8 M6.8 Guiding Questions: 1. What is the approximate frequency of the ultrasonic transmitter used in this experiment? What is the wavelength of sound at that frequency? (Assume Vsound = 340 m/sec). 2. (Counts as two questions) Four things are measured directly in this lab:, the distance between the photogates, f 0, the frequency of the source, Δt, the time for the glider to travel between the photogates, and f, the frequency at the receiver (trial i). Using Mathematica statements, show how to compute v, the speed of the glider (trial i), and v_sound, the speed of sound, from these measured quantities. 3. Show that eq n (6) follows from eq n (3). 4. Eq n (7) is an exact expression for, while eq n (8) is only approximate. Using, v = 0.30 m/s, and f o = 40.0 khz, compute using both equations (7) and (8). By how much do the two values differ? What is the fractional difference? (Since we want to compare the two values, display several digits for the two s, rather than rounding to significant figures.) 5. Sketch the graph of. What is the approximate slope of this graph? Give a algebraic expression and a numerical value for the slope. 6. How is it determined whether the air track is level? 7. Assume that the values of v sound, δv sound, f o, and δf o are known. Show how to compute, the uncertainty in the wavelength. 8. On Jan. 17, 1930, it was -33F (-36C) in Boulder, with an uncertainty of ±1 o C. What was the speed of sound outside on that day (include the uncertainty in the speed of sound)? 9. The air track in this experiment is 2 meters long. If the glider goes faster than 2 m/s, this experiment won t work, at least not with the existing equipment. Why not? [Hint: how is measured?] 10. When the source is receding from a stationary receiver and the speed of the source approaches the speed of sound, what happens to the Doppler shift Δf? What happens to Δf when the source is approaching a stationary receiver and its speed approaches the speed of sound.

9 M6.9 Pre-lab assignment for M6: The Doppler Effect. This prelab is designed to focus your attention on what is important in the lab before you start the experiment and give you a leg up on writing your report. Use this template when you write your report. 1. Carefully read the lab instructions for M2 2. Using Mathematica, set up a template for your lab report. This will include: I. Header information such as title, author, lab partner, and lab section: (to do this, In Mathematica, go to File, Print Settings, Header and Footer from this dialog box you can enter all of the required information.) Mathematica automatically enters the file name in the right side of the header. Leave this alone. II. Section Headings including Title, Summary of Experiment, Data and Calculations, Discussion of Uncertainty, and specific section headings for each part of the experiment. (All of the Physics 1140 lab manuals include multiple parts.) 3. Write a Summary of the experiment. What are you going to measure and what data will you collect to make the measurement? (For example, in part one of M1, you will measure the length of a pendulum along with the period of the pendulum to determine the acceleration due to gravity.) 4. For each part of the lab do the following: A.) In your Mathematica document, make a theory plot of Δf vs. v. Assume an initial frequency f 0 = 40,000 Hz and use the known value for the speed of sound at room temperature. Use equation (8) for inspiration. B.) For Part 2, make a theory plot of v sound vs. Temperature using equation (10) as inspiration. Below are some guidelines for this and every plot you make in C.) For Part 3, suppose your known frequency is (40, )Hz and the you find the velocity of sound is ( )m/sec. Calculate the wavelength and uncertainty in the wavelength of this sound wave. D.) For Part 4, suppose you move the cart through 17 maxima as described in the instructions. You find the cart traveled a total distance of ( )cm. Calculate the wavelength (and uncertainty) and see if it is consistent with the value for C.) above. I. Plot your theory or expectation as a line. (In Mathematica, you should define a function and plot it using the command Plot ) Reference the Mathematica tutorial to do this. II. Label your axes, in English (not just symbols) and with units.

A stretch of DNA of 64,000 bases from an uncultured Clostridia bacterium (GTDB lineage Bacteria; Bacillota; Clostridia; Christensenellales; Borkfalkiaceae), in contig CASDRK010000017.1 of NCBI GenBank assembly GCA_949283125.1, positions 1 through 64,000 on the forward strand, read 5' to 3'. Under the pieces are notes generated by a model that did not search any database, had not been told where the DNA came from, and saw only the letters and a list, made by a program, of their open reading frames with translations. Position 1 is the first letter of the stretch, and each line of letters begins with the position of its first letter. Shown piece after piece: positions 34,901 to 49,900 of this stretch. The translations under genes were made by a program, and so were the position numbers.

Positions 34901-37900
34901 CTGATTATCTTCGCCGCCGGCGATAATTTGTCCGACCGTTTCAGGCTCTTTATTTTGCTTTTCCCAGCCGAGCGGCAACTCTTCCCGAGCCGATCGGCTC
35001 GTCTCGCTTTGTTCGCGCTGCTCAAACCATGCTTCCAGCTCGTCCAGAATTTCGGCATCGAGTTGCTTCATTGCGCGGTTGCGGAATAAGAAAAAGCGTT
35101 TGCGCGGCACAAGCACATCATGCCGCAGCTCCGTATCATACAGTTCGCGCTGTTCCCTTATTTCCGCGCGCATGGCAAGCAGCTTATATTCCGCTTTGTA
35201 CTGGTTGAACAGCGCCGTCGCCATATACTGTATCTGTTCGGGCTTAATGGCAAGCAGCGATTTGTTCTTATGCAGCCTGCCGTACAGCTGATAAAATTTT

10 M6.10 III. IV. Include a brief caption (namely, a text statement of what the plot shows.) Set the x and y range of the plot to be close to what you expect for your data. For example: in M1 your longest length pendulum should be no more than 130 cm in length. 5. Write a Discussion of Uncertainty. What are the major sources of uncertainty in the experiment and how will you account for them? 6. Turn in a printout of your Mathematica document that includes 2-5 above. This document should be no more than 2 pages long.